Stuart Thornell, owner of Auckland wedding and events venue Allely Estate, talks booking cancellations, postponements and the financial position of his business following the downturn brought about by Covid-19.
What does your business do?
We are a functions centre located in Kumeu in West Auckland, we do mainly weddings, the rest are corporate functions, birthday parties, anniversaries. The venue is English-style grounds and a purpose-built marquee which means we can cater for larger events.
What was the motivation for starting it?
I'm not the founder, I bought the business almost two years ago. The actual building itself was originally a residential house in Henderson that was converted to a restaurant and then got shifted over to the current site, where it has been a restaurant and more recently become a functions centre. It's a historic-style villa; it's amazing how many people have a connection to the place because of the weddings or having worked here at one stage.
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Before this, I owned a childcare centre in Henderson, that was part of a franchise, so really the motivation of leaving childcare was my three children finishing there and graduating to primary school. I was really looking for a business and I'd been here a few times for events, and this being a new challenge was one of the main reasons for taking on this business. I really liked the English style and history.
How different is it running a wedding venue vs childcare centre?
It has been a bit of a learning curve in terms of the hospitality side of things, it's a very specific industry, but we have lots of people here that have helped me through that. Both are very customer-focused with transferable skills so it has been pretty seamless. As long as you provide good, quality service and food then you can't go too far wrong.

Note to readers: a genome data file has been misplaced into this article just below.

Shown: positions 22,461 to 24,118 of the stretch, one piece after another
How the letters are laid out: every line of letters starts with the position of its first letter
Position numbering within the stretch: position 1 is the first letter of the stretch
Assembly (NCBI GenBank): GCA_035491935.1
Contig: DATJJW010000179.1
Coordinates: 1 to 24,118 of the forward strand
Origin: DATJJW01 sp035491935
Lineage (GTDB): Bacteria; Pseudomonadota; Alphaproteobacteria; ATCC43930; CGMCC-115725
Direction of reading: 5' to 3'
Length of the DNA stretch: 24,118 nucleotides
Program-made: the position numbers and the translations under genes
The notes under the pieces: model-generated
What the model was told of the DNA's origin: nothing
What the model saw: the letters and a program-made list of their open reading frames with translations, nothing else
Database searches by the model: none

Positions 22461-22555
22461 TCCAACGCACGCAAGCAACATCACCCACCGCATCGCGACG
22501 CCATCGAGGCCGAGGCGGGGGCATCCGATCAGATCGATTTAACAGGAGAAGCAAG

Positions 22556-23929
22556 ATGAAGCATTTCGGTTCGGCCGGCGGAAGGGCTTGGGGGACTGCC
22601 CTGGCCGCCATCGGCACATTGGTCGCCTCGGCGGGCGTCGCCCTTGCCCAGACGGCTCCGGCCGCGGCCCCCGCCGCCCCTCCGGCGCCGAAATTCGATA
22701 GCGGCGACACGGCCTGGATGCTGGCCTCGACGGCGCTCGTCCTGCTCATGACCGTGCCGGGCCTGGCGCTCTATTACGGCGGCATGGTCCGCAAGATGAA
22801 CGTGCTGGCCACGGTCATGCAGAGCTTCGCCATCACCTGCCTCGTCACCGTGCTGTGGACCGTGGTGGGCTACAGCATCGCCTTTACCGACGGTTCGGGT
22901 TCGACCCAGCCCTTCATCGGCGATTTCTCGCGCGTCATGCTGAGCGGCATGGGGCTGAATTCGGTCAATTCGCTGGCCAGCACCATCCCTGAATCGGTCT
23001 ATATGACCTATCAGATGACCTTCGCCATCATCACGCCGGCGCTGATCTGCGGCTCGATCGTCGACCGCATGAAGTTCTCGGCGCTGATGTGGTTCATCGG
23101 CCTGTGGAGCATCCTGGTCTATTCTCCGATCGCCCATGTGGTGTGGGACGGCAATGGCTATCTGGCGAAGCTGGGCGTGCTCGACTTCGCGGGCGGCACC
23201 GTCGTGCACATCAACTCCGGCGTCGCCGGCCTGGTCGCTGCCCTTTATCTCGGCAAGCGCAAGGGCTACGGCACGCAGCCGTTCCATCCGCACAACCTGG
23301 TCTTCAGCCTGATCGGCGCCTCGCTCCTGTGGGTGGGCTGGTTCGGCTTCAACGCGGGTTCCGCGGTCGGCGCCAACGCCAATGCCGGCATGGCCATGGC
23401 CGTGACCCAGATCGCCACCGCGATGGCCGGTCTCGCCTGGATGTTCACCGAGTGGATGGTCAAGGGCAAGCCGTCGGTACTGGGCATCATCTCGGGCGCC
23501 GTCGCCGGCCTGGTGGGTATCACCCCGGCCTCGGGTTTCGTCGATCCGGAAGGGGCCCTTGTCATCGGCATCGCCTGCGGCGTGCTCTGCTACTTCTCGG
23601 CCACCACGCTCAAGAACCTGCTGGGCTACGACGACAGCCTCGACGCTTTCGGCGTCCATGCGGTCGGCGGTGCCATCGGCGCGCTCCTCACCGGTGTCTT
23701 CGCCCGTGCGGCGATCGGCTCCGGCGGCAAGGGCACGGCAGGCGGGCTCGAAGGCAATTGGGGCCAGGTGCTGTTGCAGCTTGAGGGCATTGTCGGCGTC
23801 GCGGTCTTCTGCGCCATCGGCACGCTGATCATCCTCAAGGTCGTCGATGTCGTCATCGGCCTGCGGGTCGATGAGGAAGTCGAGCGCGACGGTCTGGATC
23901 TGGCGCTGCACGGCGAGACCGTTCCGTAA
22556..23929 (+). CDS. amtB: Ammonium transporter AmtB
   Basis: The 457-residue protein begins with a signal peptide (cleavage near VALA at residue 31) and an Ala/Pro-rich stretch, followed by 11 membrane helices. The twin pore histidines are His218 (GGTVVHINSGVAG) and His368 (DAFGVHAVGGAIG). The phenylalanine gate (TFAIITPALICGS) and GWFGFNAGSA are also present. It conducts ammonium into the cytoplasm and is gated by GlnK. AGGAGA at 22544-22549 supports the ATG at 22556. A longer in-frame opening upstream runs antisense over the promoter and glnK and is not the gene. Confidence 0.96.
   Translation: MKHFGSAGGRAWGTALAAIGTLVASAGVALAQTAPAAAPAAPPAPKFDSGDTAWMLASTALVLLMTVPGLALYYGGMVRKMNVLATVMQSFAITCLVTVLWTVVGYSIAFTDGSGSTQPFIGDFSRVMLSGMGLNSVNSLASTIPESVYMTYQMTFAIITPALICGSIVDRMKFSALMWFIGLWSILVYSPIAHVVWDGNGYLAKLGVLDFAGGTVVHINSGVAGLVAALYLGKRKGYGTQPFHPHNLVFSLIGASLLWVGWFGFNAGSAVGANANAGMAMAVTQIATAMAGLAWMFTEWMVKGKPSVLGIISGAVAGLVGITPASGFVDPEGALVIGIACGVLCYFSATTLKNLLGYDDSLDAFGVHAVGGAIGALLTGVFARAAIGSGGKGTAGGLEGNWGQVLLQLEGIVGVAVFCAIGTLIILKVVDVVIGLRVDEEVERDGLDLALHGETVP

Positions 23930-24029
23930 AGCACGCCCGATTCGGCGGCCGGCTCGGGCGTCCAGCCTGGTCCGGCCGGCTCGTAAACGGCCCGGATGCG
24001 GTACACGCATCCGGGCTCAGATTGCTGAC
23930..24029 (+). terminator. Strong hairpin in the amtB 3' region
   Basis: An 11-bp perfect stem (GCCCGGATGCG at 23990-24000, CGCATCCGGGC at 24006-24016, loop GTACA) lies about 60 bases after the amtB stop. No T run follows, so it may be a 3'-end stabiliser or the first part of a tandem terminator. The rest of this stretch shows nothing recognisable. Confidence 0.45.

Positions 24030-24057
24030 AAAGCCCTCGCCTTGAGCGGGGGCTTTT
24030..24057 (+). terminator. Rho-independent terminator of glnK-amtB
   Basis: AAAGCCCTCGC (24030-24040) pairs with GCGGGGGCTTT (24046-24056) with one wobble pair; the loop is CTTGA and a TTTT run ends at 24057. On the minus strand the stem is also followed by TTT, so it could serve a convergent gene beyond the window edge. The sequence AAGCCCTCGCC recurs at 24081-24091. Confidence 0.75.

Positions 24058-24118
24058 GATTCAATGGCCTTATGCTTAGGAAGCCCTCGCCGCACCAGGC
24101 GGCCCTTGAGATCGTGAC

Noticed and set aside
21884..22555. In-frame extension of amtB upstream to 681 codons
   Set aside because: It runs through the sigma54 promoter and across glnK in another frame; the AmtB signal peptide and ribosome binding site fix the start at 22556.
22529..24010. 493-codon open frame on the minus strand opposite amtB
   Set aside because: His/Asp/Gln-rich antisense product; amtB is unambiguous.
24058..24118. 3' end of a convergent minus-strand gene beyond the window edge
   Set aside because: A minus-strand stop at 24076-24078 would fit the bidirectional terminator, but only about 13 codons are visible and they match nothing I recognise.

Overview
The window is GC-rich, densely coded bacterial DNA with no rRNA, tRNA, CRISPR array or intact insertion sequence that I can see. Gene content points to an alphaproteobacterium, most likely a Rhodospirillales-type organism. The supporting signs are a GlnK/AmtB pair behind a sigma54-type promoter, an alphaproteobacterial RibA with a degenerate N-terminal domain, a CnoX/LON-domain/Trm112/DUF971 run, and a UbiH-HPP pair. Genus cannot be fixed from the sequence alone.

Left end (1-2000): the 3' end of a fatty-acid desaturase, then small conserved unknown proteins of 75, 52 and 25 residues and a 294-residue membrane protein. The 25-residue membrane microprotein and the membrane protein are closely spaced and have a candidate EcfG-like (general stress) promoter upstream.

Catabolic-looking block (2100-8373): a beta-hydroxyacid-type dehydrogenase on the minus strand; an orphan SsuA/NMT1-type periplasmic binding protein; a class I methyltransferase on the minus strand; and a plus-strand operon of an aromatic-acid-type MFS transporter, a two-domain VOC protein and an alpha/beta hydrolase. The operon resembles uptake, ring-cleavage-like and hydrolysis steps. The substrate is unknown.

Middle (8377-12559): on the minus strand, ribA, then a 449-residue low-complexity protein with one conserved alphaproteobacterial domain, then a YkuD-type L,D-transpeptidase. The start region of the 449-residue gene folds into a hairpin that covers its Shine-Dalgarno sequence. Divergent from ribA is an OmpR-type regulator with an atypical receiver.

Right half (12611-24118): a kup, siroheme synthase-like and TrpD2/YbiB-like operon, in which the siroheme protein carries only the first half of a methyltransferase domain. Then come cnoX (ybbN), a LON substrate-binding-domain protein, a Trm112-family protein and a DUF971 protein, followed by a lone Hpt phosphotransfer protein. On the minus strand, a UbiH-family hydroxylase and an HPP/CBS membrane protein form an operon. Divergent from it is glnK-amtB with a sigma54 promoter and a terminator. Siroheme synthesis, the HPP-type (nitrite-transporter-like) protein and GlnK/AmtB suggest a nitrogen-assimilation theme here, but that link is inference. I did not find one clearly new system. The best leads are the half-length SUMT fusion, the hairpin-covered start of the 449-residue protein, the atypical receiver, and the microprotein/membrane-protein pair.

With a wedding you don't get repeat business and it is such a big day for everyone that it has to be right first time - reputation is everything, and that's the same with childcare.
How big is your team?
There's four key people and then for events we bring in a whole team of waiters, waitresses and bar staff. When we have events we swell to about 25 people.
How many events are held at the venue each year?
We do about 80 events per year, of those 65 are weddings. In the peak of the wedding season, some weeks, it can be five a week - that's full on. The busy period is September to May, but the busiest months are November to February.
Every day is different and you're with people when they're having fun, contributing, and you get a lot of positive feedback; it's rewarding when people come back to you at the end of the day and you've exceeded their expectations.
You've arranged a wedding open day to help small vendors in the industry - talk me through this and why you're putting it on?